President Biden plans to host the leaders of Japan and South Korea for a trilateral summit at Camp David in Maryland on Aug. 18, the White House said Friday.
Mr. Biden, Japanese Prime Minister Kishida Fumio and South Korean President Yoon Suk Yeol plan to discuss ways to increase their cooperation in the Indo-Pacific and address the “continued threat” posed by North Korea.
The leaders also are expected to discuss ways to strengthen their ties to the Association of Southeast Asian Nations, a political and economic union of 10 countries in Southeast Asia.
“The summit will advance a shared trilateral vision for addressing global and regional security challenges, promoting a rules-based international order, and bolstering economic prosperity,” White House press secretary Karine Jean-Pierre said.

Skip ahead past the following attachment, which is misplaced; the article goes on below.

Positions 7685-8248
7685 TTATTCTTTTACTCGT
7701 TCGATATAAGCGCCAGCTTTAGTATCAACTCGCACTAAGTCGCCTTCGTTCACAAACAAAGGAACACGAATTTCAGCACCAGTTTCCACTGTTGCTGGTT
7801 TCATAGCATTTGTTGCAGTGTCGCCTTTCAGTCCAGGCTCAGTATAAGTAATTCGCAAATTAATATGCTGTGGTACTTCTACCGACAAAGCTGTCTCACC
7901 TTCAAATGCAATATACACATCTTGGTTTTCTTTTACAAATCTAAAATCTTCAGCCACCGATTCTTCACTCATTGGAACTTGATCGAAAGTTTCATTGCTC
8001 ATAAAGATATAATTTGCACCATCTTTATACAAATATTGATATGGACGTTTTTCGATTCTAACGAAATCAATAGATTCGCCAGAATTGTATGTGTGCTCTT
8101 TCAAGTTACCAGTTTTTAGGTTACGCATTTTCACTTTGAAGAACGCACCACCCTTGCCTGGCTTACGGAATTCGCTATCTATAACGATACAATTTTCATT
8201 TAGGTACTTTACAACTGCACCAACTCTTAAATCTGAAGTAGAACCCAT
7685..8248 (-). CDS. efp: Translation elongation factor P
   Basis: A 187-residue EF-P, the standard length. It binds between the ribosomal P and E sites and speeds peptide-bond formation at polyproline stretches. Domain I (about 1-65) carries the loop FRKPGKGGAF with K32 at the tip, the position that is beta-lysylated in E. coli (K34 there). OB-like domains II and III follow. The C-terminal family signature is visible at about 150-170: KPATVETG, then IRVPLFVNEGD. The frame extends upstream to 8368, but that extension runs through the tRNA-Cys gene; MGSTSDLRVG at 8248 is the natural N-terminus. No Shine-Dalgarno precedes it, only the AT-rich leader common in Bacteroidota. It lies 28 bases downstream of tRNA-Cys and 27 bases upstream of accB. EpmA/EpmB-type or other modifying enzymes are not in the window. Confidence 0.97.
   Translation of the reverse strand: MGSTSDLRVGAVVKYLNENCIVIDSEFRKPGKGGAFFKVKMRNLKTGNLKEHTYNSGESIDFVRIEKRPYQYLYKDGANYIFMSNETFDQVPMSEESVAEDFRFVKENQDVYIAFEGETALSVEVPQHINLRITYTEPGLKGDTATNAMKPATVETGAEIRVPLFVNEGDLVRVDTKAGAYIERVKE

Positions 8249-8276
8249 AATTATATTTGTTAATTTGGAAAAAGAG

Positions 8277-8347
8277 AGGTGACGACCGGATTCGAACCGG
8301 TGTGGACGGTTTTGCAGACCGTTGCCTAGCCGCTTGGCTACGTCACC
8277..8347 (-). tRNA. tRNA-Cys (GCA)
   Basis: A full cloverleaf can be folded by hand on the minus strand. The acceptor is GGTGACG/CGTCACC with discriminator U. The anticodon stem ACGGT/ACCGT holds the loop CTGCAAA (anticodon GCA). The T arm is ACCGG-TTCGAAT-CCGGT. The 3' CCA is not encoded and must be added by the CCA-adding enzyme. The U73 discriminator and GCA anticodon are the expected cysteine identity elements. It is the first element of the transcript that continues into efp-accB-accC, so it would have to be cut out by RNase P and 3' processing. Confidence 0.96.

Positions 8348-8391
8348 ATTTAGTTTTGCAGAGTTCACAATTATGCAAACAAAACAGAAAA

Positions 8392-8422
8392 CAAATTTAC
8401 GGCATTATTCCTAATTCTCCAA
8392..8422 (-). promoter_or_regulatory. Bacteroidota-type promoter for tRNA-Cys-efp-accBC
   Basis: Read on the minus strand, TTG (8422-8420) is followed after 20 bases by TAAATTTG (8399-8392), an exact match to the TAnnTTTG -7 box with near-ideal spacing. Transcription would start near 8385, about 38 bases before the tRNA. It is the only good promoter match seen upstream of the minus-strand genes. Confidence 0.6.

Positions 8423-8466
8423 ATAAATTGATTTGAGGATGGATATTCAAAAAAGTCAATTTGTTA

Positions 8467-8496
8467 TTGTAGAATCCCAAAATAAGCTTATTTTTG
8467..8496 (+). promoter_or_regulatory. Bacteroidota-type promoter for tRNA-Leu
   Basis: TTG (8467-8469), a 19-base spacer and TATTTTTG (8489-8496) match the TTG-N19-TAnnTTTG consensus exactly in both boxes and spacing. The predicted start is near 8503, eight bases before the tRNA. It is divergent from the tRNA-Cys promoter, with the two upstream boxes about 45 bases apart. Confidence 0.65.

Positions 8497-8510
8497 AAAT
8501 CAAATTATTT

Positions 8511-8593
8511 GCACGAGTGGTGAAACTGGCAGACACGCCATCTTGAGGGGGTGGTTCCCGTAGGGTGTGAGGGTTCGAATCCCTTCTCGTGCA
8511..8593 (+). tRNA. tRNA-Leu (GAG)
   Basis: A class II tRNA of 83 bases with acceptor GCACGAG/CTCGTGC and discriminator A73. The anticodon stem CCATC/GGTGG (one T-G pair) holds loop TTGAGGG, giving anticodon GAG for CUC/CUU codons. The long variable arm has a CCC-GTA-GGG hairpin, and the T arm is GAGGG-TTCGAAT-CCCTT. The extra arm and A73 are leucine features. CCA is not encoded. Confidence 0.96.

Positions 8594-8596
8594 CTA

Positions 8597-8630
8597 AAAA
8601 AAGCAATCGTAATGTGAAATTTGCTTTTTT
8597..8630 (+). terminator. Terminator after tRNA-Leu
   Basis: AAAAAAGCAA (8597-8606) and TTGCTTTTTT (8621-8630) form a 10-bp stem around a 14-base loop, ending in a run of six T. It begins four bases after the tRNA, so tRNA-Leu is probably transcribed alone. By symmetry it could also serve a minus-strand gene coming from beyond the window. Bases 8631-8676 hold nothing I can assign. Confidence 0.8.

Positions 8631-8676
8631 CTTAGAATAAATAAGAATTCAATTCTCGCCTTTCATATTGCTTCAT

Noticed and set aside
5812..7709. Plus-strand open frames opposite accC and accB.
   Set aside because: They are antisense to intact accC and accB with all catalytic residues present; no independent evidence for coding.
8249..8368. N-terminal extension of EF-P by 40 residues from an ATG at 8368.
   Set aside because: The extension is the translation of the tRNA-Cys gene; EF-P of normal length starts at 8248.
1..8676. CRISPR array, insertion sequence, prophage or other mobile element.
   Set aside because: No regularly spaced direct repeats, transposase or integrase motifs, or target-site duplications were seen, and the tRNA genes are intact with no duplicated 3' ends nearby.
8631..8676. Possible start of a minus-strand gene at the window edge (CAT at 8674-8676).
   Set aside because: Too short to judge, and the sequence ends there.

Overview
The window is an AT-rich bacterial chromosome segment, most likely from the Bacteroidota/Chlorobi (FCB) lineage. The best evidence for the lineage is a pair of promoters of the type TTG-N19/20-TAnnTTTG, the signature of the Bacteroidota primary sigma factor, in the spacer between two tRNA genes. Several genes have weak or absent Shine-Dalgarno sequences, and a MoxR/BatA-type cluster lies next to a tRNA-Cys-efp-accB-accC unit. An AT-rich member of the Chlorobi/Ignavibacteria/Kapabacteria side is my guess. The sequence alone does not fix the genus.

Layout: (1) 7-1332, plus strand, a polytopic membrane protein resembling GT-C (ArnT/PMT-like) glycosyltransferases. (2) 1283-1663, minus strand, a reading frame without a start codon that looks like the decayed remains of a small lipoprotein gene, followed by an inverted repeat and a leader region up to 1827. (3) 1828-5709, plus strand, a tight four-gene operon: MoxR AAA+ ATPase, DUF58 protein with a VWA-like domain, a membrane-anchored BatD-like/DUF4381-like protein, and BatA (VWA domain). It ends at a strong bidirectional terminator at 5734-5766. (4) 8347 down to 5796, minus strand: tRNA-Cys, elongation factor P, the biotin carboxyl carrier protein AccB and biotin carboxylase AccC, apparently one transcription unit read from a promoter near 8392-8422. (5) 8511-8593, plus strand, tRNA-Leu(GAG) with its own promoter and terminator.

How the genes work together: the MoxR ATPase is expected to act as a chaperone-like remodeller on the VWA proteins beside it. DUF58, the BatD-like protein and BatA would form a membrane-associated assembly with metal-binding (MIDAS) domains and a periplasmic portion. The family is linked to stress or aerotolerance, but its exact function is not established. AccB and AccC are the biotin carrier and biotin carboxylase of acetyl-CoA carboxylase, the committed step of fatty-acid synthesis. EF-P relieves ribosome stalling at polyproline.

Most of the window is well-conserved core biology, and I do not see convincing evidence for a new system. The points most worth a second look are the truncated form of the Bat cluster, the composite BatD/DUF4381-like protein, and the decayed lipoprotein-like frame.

Japan and South Korea have a thorny history, though they are both considered key partners to the U.S.
Mr. Biden is courting Indo-Pacific allies as he contends with Chinese aggression in the region and North Korean dictator Kim Jong-un’s refusal to give up nuclear weapons and advanced missiles.
The U.S. leader hosted then-Japanese Prime Minister Yoshihide Suga at the White House early in his term in 2021, and Mr. Yoon visited for a state dinner in April.
Mr. Biden also courted Indian Prime Minister Narendra Modi by hosting a state dinner for him in June.